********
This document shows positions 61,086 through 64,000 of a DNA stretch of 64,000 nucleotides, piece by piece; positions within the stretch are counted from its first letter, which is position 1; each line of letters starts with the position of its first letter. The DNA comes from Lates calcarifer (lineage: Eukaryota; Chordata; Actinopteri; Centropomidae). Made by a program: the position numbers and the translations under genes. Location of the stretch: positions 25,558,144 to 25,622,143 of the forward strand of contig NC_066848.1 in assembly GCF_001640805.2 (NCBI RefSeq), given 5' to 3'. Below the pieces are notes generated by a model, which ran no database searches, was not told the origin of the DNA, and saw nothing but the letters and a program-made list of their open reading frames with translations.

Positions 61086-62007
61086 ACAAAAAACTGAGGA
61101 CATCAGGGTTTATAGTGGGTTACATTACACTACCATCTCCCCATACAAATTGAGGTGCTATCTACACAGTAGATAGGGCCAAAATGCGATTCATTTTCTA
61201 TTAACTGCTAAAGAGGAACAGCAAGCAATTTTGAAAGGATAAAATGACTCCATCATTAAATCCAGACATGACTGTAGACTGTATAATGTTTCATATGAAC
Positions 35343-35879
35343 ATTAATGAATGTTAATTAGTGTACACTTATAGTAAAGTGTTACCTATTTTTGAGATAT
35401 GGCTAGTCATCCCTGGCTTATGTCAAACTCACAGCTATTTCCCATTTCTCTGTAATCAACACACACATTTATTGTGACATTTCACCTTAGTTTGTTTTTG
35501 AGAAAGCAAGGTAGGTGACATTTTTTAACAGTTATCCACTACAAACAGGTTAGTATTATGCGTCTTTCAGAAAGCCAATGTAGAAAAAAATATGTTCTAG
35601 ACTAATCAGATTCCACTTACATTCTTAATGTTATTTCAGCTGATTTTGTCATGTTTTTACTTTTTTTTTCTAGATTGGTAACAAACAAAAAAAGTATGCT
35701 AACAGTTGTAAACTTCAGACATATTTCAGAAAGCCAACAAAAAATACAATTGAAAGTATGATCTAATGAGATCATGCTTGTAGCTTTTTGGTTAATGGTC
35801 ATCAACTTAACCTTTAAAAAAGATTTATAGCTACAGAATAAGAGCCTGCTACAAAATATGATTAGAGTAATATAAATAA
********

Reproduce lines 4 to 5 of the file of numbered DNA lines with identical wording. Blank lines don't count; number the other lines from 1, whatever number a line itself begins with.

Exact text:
61101 CATCAGGGTTTATAGTGGGTTACATTACACTACCATCTCCCCATACAAATTGAGGTGCTATCTACACAGTAGATAGGGCCAAAATGCGATTCATTTTCTA
61201 TTAACTGCTAAAGAGGAACAGCAAGCAATTTTGAAAGGATAAAATGACTCCATCATTAAATCCAGACATGACTGTAGACTGTATAATGTTTCATATGAAC